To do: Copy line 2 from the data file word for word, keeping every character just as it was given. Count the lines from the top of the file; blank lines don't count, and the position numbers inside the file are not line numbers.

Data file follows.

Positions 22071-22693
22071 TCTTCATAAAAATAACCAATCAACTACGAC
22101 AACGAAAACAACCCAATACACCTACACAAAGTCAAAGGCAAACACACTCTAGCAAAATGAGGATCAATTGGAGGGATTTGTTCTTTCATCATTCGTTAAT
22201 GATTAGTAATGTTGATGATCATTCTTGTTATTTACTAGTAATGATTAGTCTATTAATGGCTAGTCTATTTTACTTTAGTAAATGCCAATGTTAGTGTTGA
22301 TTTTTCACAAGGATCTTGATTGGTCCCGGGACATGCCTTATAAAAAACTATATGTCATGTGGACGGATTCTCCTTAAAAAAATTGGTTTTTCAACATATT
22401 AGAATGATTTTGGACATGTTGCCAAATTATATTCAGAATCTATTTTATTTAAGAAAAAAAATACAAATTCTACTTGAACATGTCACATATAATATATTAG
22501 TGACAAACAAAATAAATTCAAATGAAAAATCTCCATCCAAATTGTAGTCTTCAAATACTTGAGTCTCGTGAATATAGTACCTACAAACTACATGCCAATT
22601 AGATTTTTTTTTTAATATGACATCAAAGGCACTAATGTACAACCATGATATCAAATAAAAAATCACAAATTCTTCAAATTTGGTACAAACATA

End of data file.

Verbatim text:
22071 TCTTCATAAAAATAACCAATCAACTACGAC